When was Germany’s coldest winter?

Germany is in the grip of a cold snap, bringing much of the country to a standstill. These are the years that the country has experienced the worst winters.

When was Germany's coldest winter?
People using skis in Leipzig on Monday during a snow storm. Photo: DPA

Heavy snowfall and freezing rain caused traffic chaos at the weekend – and it's still resulting in serious disruption on Monday.

The extreme weather is down to an area of low pressure dubbed “Tristan” which currently has large parts of central and northern Germany in its grip.

It may be a bit of shock for German residents compared to recent years: the last two winters in Germany were comparatively mild.

But now the country is experiencing a cold spell again, with lots of snowfall and temperatures way below zero.

In a historical comparison, however, the winter of 2020/21 has so far been fairly mild compared to other years, as the Statista graphic based on data from the German Weather Service (DWD) shows.

Germany experienced its coldest winter since weather records began in 1962/63, when the average temperature nationwide from December to February was -5.5C.

The second coldest winter occurred in 1940 during the Second World War, with an average of -5.0C. The winters of recent years do not come close to these freezing records. The last time Germany experienced a particularly frosty winter was in 1984/85 (-2.5C).

READ ALSO: Germany braces for more snow as extreme winter weather causes chaos

Graph translated by Statista for The Local Germany.

In fact, in general winters in Germany have been getting warmer due to climate change.

According to the DWD, the average temperature across Germany was 3C in December 2020 and 0.6C in January 2021. Both values were above the average for the period from 1961 to 1990.

Of course we still have to see what the rest of February holds – and with freezing weather forecast for the rest of the week at least, things are not looking good. But we'll see how that compares historically once the cold snap is over.

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Germany sees end of heatwave as storms lash the country

Is summer really over? It certainly did not feel like it with over a week of dry weather and high temperatures stretching into the mid-30s. But that's set to change Tuesday, with massive rainfall forecast across the country.

Germany sees end of heatwave as storms lash the country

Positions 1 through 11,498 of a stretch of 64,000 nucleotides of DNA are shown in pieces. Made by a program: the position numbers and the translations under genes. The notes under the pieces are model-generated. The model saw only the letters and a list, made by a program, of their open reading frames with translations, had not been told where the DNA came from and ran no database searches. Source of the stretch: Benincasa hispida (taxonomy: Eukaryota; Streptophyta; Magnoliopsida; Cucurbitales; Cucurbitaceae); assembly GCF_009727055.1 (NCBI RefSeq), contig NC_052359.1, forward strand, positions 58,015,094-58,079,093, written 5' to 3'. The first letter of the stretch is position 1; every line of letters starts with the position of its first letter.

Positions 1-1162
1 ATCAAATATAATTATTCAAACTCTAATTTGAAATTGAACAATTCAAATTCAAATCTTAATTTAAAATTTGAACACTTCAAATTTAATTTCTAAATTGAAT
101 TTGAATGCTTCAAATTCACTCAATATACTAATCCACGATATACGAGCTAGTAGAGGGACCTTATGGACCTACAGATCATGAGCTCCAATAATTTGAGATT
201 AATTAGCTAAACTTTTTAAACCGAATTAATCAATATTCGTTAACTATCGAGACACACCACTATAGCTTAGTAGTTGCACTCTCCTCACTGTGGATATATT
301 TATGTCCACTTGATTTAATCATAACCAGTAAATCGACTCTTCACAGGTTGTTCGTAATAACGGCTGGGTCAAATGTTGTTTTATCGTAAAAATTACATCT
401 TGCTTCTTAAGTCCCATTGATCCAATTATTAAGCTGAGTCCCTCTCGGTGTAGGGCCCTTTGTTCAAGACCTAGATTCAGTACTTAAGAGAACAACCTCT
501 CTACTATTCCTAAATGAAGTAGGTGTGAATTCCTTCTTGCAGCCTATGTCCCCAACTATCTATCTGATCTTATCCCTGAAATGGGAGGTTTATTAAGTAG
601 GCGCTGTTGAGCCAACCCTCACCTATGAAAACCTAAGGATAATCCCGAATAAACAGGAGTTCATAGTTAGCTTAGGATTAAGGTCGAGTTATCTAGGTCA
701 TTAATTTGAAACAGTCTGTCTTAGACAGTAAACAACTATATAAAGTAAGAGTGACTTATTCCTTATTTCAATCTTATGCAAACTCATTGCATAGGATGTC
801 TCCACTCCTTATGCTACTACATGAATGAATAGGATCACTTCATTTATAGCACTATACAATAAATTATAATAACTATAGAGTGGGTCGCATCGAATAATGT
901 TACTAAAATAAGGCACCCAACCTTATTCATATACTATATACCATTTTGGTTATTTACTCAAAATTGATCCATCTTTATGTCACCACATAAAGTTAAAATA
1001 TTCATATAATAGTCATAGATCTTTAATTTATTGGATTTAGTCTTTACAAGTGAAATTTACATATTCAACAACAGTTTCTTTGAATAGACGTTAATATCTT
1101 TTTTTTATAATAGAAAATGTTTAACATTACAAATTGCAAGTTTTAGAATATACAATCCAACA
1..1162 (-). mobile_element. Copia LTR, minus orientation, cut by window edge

Over the weekend Germany saw temperatures reaching as high as 35C. Freibäder (open-air pools) which were supposed to close after the summer season stayed open.

But on Tuesday the Bundesrepublik can expect temperature drops of up to 15C as thunderstorms move from western to eastern Germany.

The German Weather Service (DPA) issued an extreme weather warning amid intense rain and a winds of up to 100 km per hour in some areas.

Throughout the day the northwest will see showers, thunderstorms and squalls, according to DWD.

The southeast is set to stay sunny, but may also experience thunder and lightning in the afternoon. Cities such as Berlin and Dresden will be muggy with highs between 26 and 31C, whereas in the northwest the mercury will read between 22 and 25C.

During the day, storms with heavy rain of up to 20 litres per square metre will move from the regions of the Lower Rhine and West Münsterland towards East Westphalia, before moving further east.

In addition to heavy rain, there may also be large hailstorms and gusts of up to 100 km/h.

On Wednesday, the storm front will move south of the Main River. The violent thunderstorms will bring torrential rain in parts. Temperatures will stay similar with highs between 18 and 26C. In northern Germany, clouds will clear up and it will stay dry throughout the day.

Across Germany, Thursday is likely to become warm and sunny again. “At 18 to 24C, however, temperatures are much more subdued compared to the current [heat wave]. On Friday and Saturday, however, temperatures are expected to rise again somewhat,” said DWD meteorologist Markus Übel in a statement.

Temperatures going into the following week are then expected to be in the high 20s, which meteorologists predict will push this September into the hottest on record in Germany.

READ ALSO: Summer set to return to Germany with mid-August heatwave


muggy – schwül 

meteorologist – (der) Meteorologe/(der) Wetterbeobachter

thunderstorm – (das) Gewitter

hail – (der) Hagel

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